It’s extremely important we continue to make redistricting reform visible and keep it at the top of the legislative agenda. Citizens can help make a difference right now by joining the AllIN4Democracy Lobby Day January 16.
WHAT: Redistricting Reform Lobby Day
WHEN: Thursday, January 16 at 10:30 a.m.
WHERE: Indiana State Library, 315 West Ohio Street, History Reference Room
After a briefing on the status of the bills and some talking points, you are encouraged to walk across the street to the Statehouse and talk to your legislators about reform. It’s best to call their offices in advance and make an appointment. (One way to get their telephone numbers can be found at “Find Your Representative” on this website.
At least two more Republican legislators, Rep. Woody Burton-R, Dist. 58 and Sen. Greg Walker-D, Dist. 41, have publicly signed the End Gerrymandering Pledge just this week. After the struggle to find support among Republicans the last several years, this is great news! Please join us on January 16 to learn how to talk with your representatives about supporting this vital reform, then meet with them. They need to hear from us! Thank you.
Photo: After the Jan. 6 press conference, legislators sign the End Gerrymandering Pledge. Photo submitted by Phil Goodchild
Citizens encouraged to support redistricting reform Jan. 16 was last modified: January 11th, 2020 by Diana Hadley
There are high hopes on opening day of the 2020 Indiana legislative session, as IFCL participates in a press conference at the statehouse for Sen. John Ruckelshaus-R, District 30 to introduce his twin bills for redistricting transparency and for an independent redistricting commission.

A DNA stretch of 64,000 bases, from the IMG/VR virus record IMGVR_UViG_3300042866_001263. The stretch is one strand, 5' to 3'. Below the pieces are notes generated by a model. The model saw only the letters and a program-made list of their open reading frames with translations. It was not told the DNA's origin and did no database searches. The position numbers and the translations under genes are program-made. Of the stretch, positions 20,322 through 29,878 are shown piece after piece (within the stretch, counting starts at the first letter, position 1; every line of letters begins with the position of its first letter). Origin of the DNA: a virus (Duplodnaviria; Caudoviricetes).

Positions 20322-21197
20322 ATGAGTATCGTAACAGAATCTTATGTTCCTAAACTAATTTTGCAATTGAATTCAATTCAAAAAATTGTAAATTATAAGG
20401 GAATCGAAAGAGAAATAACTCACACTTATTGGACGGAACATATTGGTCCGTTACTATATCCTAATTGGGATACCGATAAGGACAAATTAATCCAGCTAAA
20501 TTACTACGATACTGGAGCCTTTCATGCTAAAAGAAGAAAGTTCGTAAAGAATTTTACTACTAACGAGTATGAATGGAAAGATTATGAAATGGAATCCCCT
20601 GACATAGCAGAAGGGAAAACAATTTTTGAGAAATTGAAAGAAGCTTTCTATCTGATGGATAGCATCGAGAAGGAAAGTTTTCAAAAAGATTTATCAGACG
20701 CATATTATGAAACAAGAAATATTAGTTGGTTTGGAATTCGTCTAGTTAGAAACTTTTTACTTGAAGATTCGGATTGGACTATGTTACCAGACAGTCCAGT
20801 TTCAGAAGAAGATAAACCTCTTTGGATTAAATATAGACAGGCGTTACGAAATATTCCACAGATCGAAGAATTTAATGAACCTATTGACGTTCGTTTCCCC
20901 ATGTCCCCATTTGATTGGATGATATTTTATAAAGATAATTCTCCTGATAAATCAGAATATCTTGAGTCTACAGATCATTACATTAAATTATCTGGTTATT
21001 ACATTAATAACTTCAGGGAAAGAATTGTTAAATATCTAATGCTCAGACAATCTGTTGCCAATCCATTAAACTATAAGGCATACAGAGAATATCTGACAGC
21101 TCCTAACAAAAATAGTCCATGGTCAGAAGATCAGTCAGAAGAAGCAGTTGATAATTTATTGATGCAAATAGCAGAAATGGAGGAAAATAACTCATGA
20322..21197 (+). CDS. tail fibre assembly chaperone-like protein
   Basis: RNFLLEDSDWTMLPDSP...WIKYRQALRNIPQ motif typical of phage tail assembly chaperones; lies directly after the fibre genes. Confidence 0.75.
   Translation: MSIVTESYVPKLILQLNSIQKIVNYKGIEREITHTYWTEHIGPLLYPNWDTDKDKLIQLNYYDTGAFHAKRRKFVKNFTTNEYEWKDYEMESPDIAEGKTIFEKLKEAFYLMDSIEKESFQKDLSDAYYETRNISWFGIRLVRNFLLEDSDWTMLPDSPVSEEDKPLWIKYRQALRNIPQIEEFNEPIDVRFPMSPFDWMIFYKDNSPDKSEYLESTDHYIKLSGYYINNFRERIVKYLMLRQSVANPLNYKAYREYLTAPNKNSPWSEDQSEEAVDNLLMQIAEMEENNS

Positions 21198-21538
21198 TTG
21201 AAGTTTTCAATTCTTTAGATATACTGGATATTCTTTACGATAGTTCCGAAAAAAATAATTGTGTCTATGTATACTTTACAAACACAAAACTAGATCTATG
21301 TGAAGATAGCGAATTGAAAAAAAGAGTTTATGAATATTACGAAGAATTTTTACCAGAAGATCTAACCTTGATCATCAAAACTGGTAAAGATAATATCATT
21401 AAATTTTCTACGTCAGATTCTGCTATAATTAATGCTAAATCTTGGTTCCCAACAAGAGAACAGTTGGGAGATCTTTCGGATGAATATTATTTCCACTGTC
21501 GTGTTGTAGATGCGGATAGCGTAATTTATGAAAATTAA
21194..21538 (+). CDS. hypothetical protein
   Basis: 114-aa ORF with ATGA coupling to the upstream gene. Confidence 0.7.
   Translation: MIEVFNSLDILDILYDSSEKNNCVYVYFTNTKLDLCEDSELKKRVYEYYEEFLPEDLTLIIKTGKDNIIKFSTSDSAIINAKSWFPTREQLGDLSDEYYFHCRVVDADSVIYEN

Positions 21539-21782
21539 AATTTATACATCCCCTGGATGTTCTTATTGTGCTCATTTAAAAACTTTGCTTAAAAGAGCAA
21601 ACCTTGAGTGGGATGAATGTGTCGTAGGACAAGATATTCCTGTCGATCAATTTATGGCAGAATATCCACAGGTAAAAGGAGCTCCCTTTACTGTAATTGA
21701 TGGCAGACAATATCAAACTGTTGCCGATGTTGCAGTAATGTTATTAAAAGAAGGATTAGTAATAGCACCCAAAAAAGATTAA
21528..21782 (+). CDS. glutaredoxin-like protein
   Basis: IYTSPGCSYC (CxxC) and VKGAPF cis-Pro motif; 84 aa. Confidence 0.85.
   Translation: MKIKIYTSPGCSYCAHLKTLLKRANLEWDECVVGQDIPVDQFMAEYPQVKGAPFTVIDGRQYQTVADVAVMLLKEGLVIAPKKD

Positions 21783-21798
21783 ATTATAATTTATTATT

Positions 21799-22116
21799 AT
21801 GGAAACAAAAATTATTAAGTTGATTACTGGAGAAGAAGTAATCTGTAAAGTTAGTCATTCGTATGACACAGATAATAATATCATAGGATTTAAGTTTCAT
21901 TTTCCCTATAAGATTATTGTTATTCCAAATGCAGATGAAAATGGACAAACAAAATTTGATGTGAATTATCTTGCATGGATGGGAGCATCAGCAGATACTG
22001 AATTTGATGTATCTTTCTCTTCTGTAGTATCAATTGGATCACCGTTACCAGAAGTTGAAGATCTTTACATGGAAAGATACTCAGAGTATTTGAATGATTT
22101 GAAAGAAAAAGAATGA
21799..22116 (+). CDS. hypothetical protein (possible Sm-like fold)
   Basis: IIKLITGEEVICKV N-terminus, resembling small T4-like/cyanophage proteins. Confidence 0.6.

Sen. Ruckelshaus and Sen. Tim Lanane-D, District 25, each spoke about this bipartisan legislation. Ten other legislators were present in support of the bills.
Then a crowd of approximately 40-50 looked on as legislators publicly signed the End Gerrymandering Pledge. Two Quakers signaled their approval.
Bill numbers will be shared when they are assigned.
Ed Morris and Phil Goodchild represent IFCL at the Jan. 6, 2020, redistricting reform press conference. Photo submitted by Phil Goodchild
IFCL supports redistricting reform bills was last modified: January 11th, 2020 by Diana Hadley
Hoosier singer/songwriter Tim Grimm entertained and inspired those who attended his concert sponsored by IFCL Saturday, July 28, 2019. Grimm’s sons Connor and Jackson added a special treat for the event.
IFCL shares Tim Grimm concert was last modified: July 29th, 2019 by Diana Hadley
Tim Grimm is a singer-songwriter and actor residing in south-central Indiana. He has released a dozen recordings in the US and Europe, and is known for his rich storytelling sense and his deep love of the rural Midwest.